President Trump Has Shattered Jews’ American Idyll

This is the second of our posts about the reaction to Donald Trump’s election as President of the USA – they serve to demonstrate the diverse views and uncertainty around what might happen.

American Jews have transformed virtually overnight from insiders to outsiders; the appointment of ex-Breitbart CEO Steve Bannon, an accused anti-Semite, as chief strategist, is bound to exacerbate the tensions.

Those were the best of times, arguably, but these may be the worst of times. That’s the way most American Jews must feel as they wake up with a massive hangover from the shock election results and the reality that Donald Trump will soon be President of the United States.


Whatever differences American Jews may have had with Barack Obama over the Iran nuclear deal and Middle East peace, they’ve never had a president who was more in tune with their Jewish and liberal essence.
Obama was the realization of the American Jewish vision of a multicultural society, a dream come true for a generation of civil rights activists. He promoted and embodied the liberal ideals that American Jews are more attached to than any other religious group in America. And he was more knowledgeable about American Jewish culture and Yiddishkeit than any previous president, bar none. Even when they disagreed with him, most American Jews, with the exception of the vocal minority that hated his guts, viewed Obama as a mensch (a person of integrity and honour).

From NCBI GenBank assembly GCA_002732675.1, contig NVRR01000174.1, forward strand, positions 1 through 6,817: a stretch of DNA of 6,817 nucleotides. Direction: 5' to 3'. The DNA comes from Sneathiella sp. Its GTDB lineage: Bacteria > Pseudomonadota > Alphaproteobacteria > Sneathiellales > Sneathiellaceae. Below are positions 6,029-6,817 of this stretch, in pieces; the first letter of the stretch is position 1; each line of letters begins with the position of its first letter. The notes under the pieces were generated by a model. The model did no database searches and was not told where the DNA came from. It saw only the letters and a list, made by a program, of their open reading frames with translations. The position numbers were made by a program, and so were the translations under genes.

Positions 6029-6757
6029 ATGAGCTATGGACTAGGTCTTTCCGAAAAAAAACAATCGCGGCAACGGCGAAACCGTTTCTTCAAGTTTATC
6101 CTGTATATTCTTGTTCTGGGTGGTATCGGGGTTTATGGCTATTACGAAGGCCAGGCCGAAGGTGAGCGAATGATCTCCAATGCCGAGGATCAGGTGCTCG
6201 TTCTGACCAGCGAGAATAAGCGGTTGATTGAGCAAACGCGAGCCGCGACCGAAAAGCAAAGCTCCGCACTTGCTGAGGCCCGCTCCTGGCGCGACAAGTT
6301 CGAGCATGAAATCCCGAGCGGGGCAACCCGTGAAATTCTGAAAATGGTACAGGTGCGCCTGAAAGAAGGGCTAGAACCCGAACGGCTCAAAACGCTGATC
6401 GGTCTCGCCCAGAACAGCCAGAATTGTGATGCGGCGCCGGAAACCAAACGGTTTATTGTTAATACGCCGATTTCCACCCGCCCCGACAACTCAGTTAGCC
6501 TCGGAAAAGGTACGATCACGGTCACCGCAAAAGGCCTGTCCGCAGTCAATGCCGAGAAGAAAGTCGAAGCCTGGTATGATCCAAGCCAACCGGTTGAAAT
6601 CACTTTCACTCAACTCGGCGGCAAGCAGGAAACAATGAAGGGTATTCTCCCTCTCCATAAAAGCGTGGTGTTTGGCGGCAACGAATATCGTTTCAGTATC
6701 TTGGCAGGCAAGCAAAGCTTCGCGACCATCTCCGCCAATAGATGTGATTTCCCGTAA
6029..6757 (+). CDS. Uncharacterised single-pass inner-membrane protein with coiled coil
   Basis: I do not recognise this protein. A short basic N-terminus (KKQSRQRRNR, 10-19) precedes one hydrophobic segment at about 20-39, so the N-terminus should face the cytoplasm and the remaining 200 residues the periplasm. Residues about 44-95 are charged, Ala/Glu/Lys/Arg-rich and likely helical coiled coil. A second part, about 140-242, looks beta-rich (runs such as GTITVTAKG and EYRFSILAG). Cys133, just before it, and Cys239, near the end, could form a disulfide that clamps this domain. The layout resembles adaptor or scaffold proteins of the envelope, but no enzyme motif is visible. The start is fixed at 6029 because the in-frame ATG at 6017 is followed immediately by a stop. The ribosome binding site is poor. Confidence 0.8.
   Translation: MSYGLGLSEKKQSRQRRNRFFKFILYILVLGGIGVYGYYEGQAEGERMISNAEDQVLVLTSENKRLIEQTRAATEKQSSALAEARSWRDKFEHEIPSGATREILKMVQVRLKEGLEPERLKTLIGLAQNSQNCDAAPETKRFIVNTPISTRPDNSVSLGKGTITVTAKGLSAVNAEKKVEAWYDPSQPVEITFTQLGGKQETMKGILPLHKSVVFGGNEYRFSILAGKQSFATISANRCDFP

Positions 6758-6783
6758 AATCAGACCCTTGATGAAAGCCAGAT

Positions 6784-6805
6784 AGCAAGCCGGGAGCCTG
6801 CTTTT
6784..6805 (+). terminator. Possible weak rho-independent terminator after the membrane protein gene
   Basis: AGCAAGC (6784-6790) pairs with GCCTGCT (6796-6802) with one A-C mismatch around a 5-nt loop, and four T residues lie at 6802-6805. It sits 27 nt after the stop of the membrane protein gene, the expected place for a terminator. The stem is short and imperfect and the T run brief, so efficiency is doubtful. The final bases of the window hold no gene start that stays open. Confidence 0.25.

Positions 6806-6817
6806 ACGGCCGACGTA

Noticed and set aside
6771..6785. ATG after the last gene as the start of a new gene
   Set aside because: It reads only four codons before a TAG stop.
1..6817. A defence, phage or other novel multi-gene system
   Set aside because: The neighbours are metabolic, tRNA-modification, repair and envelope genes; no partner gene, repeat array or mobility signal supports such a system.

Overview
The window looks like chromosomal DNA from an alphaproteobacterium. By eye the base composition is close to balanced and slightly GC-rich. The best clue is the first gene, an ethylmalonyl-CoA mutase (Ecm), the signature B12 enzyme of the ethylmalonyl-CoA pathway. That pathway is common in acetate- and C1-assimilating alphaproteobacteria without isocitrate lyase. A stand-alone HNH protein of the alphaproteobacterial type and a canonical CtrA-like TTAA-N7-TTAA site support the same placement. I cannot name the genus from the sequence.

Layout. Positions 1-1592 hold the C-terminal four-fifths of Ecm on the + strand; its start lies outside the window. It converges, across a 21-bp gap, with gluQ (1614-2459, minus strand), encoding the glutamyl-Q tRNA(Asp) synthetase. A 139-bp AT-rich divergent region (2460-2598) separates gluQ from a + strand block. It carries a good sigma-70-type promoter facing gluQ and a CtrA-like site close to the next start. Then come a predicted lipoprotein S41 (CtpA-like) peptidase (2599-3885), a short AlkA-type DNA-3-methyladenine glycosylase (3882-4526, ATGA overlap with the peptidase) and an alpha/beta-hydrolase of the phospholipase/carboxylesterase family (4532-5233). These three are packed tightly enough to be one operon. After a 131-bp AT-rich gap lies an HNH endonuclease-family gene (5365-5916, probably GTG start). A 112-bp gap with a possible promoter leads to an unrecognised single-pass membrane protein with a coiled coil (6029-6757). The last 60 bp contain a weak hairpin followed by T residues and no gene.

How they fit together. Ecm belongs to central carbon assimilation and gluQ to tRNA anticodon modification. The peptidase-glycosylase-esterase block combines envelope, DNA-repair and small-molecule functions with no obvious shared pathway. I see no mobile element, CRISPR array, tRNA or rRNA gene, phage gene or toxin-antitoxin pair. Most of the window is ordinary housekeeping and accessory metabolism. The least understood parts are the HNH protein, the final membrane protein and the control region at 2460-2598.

It is probably no coincidence that during his tenure, American Jews reached a pinnacle of social and cultural acceptance. Being American Jews was hip. It was cool. It was the thing to be. From Jon Stewart to Jerry Seinfeld, from Joe Lieberman to Bernie Sanders, Jews seemed to be more entrenched than ever before in the American mainstream.

Pew Research Polls repeatedly confirmed that Jews were the most loved and most admired religious group in all of America. Mashiach-zeit, old timers would say, but with a note of caution, because if Jewish history teaches anything, it is that all things must pass.


The election of Donald Trump has shattered the Jewish idyll, all across the board. Although one must give the president-elect the benefit of the doubt that he is not an anti-Semite himself, he has frequently promoted disparaging Jewish stereotypes in his personal statements.

Sunday evening’s appointment of former Breitbart CEO Steve Bannon as chief strategist in the White House is bound to exacerbate Jewish tensions. He is considered the standard bearer for the racist, anti-immigrant alt-right movement and has been accused of harboring anti-Semitic sentiments himself.

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